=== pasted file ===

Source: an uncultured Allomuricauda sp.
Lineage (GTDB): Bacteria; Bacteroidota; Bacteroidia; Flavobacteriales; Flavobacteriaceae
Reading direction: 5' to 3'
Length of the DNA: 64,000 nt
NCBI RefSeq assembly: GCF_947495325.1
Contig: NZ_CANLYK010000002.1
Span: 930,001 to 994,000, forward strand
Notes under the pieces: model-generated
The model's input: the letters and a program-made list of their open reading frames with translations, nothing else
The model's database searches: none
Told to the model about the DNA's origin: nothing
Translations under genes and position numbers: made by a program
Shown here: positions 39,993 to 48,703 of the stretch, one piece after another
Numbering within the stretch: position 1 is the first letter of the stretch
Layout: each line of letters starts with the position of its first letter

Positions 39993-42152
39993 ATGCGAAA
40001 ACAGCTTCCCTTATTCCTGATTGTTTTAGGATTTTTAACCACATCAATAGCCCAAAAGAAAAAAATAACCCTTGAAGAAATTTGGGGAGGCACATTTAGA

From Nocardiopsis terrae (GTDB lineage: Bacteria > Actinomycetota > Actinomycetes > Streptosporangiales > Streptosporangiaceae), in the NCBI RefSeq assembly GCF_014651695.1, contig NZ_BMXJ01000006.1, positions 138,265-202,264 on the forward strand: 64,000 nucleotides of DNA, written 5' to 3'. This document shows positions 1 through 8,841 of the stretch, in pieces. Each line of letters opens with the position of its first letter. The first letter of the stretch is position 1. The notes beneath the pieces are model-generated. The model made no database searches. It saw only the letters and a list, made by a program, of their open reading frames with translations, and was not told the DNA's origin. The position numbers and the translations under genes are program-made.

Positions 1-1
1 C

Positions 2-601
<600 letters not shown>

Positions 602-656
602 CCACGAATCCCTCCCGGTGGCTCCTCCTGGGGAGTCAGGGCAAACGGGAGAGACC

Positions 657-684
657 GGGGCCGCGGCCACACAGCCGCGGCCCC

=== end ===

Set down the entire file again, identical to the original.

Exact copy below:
Source: an uncultured Allomuricauda sp.
Lineage (GTDB): Bacteria; Bacteroidota; Bacteroidia; Flavobacteriales; Flavobacteriaceae
Reading direction: 5' to 3'
Length of the DNA: 64,000 nt
NCBI RefSeq assembly: GCF_947495325.1
Contig: NZ_CANLYK010000002.1
Span: 930,001 to 994,000, forward strand
Notes under the pieces: model-generated
The model's input: the letters and a program-made list of their open reading frames with translations, nothing else
The model's database searches: none
Told to the model about the DNA's origin: nothing
Translations under genes and position numbers: made by a program
Shown here: positions 39,993 to 48,703 of the stretch, one piece after another
Numbering within the stretch: position 1 is the first letter of the stretch
Layout: each line of letters starts with the position of its first letter

Positions 39993-42152
39993 ATGCGAAA
40001 ACAGCTTCCCTTATTCCTGATTGTTTTAGGATTTTTAACCACATCAATAGCCCAAAAGAAAAAAATAACCCTTGAAGAAATTTGGGGAGGCACATTTAGA

From Nocardiopsis terrae (GTDB lineage: Bacteria > Actinomycetota > Actinomycetes > Streptosporangiales > Streptosporangiaceae), in the NCBI RefSeq assembly GCF_014651695.1, contig NZ_BMXJ01000006.1, positions 138,265-202,264 on the forward strand: 64,000 nucleotides of DNA, written 5' to 3'. This document shows positions 1 through 8,841 of the stretch, in pieces. Each line of letters opens with the position of its first letter. The first letter of the stretch is position 1. The notes beneath the pieces are model-generated. The model made no database searches. It saw only the letters and a list, made by a program, of their open reading frames with translations, and was not told the DNA's origin. The position numbers and the translations under genes are program-made.

Positions 1-1
1 C

Positions 2-601
<600 letters not shown>

Positions 602-656
602 CCACGAATCCCTCCCGGTGGCTCCTCCTGGGGAGTCAGGGCAAACGGGAGAGACC

Positions 657-684
657 GGGGCCGCGGCCACACAGCCGCGGCCCC